The Dangers And Effects Of Methadone

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Morphine (MS Contin®, Avinza®, Kadian®,
Embeda®, others)
Morphine treats moderate-to-severe pain and is a Schedule 2 opioid. Although once available only as a rapidly acting formulation, long-acting products are now routinely prescribed to treat chronic pain. Morphine is the most prominent and active ingredient in opium. It was first extracted from opium some 200 years ago.
Morphine is as easy to abuse as heroin and carries the same risks as heroin. To reduce the potential for abuse, the newer product Embeda adds naltrexone to the formulation. Naltrexone will induce withdrawal symptoms if the product is chewed or injected. However, the vast majority of morphine products contain no abuse-deterrent medication.
Historical Note: Morphine was isolated
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Methadone should never be taken with benzodiazepines.
• Infants, children, the elderly, and females are especially sensitive to the toxic effects of methadone (
The magnitude of the toxic effects of methadone is unpredictable. All users of methadone should know of these risks.
Dangers of using or abusing methadone are reflected in these statistics (
• Methadone overdose deaths increased six-fold between 1999 and 2010 (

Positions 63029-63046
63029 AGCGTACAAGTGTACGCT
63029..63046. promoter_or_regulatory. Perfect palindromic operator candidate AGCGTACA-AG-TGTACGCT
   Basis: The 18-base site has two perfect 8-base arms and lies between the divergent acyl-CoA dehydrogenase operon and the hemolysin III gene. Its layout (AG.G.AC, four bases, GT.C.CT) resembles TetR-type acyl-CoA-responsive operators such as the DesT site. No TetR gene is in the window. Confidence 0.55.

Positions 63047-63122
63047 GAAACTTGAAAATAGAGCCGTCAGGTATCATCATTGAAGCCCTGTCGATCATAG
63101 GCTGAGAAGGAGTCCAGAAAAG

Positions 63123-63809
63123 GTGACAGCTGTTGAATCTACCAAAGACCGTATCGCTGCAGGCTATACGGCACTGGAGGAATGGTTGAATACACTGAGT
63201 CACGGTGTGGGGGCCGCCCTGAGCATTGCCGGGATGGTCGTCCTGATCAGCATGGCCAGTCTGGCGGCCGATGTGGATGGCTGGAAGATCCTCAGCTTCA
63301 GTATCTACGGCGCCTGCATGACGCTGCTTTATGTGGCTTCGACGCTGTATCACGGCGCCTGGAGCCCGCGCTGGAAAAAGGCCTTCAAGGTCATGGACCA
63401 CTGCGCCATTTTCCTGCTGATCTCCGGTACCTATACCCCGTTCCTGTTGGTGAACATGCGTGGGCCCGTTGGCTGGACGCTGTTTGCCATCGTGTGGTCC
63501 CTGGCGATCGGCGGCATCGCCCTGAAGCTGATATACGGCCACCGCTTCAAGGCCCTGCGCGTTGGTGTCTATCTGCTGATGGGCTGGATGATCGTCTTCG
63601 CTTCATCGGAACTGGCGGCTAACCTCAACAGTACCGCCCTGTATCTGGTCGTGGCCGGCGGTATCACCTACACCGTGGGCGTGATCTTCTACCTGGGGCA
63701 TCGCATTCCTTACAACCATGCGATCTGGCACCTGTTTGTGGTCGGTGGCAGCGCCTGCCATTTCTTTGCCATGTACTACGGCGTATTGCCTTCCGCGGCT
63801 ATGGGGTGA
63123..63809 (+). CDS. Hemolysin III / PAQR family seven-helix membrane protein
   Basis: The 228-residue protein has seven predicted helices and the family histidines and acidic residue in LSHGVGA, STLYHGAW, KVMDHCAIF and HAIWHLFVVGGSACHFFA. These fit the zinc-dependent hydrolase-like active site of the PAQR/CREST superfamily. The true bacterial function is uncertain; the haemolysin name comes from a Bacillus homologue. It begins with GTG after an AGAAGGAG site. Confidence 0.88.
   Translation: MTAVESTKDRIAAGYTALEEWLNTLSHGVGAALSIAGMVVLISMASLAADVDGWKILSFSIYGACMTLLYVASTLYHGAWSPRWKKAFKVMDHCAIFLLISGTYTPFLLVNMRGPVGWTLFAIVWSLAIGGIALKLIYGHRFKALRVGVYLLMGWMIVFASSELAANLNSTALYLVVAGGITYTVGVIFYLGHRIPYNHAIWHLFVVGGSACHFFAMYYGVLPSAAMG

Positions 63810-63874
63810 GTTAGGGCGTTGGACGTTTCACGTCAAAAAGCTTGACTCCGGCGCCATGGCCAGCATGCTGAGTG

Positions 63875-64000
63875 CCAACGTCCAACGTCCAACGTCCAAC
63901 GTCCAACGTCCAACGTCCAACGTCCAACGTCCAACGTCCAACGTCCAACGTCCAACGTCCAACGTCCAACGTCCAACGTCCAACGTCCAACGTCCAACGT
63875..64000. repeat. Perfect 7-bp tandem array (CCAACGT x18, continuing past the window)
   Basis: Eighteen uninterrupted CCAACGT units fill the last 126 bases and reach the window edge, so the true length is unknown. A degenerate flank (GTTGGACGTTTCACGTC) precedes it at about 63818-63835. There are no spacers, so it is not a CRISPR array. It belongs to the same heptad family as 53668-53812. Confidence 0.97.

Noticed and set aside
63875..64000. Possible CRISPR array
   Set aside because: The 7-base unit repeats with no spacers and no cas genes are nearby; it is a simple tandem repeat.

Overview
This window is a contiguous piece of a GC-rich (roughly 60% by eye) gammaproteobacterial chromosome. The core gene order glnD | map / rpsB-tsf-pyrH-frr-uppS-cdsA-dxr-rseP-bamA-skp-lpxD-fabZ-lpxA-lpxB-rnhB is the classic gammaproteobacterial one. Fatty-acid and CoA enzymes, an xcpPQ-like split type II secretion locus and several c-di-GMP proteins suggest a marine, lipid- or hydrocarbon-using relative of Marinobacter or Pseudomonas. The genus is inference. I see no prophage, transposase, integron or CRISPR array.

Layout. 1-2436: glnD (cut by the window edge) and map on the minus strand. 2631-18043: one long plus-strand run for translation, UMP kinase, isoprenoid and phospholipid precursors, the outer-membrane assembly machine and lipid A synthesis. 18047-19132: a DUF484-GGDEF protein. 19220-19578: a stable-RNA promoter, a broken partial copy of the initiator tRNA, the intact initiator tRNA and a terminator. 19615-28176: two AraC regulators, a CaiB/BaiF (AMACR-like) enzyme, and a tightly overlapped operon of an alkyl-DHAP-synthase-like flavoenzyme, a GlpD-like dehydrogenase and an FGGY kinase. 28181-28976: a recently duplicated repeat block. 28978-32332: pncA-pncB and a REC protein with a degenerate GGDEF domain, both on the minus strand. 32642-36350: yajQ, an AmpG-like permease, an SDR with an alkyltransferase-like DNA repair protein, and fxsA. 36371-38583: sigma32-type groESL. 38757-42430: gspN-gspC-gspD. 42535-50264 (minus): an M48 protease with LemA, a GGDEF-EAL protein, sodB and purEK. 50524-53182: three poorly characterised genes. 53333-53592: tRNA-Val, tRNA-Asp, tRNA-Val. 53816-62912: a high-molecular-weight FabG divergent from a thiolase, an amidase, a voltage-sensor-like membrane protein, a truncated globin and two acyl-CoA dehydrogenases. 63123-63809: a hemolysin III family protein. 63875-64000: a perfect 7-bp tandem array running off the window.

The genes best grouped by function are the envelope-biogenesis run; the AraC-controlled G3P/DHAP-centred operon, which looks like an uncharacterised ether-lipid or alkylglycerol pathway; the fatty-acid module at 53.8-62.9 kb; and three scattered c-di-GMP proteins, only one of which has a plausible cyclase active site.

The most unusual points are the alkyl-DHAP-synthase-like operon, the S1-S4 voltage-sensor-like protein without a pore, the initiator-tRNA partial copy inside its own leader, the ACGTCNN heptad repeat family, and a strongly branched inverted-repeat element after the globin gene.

• Methadone accounted for only 2 percent of painkiller prescriptions in the United States in
2009 but was responsible for 30 percent of prescription painkiller overdose deaths (
• Methadone was responsible for two of every three opioid overdose deaths in 2004 and nearly one of every three deaths from prescribed painkillers in 2009 (
You should be aware of these dangers if you use or abuse methadone.
Methadone is so frequently abused that it is referred to as “street methadone” to distinguish it from methadone prescribed by a physician and used appropriately.
Hydrocodone (Vicodin®, Lorcet®, Norco®, ZoHydro ER®,
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Toxicity greatly increases when fentanyl is laced with heroin.
Fentanyl is becoming the new killer in the opioid family of drugs.
Fentanyl is frequently and purposefully mislabeled as heroin, putting users at even greater risk than if they were ‘just’ receiving heroin.
Acetyl Fentanyl (and Close Relatives)
Acetyl fentanyl, a cousin of fentanyl, is not approved for medical use. However, every few years there is a cluster of overdose deaths from this very potent opioid. As with fentanyl, acetyl fentanyl manufactured in home laboratories may contain dangerous contaminants and the dust can be lethal.
Acetyl fentanyl is about ten times more potent than heroin.
Pennsylvania, Rhode Island, and North Carolina recently experienced a rash of overdose deaths from acetyl fentanyl (
Compounds similar to acetyl fentanyl are as much as 5,000 times more potent than morphine or heroin, greatly increasing the toxicity. Overdoses for this group of opioids may not always favorably respond to the antidote naloxone.
Fentanyl and its analogs, alone or in combination with many other drugs, are as deadly as they

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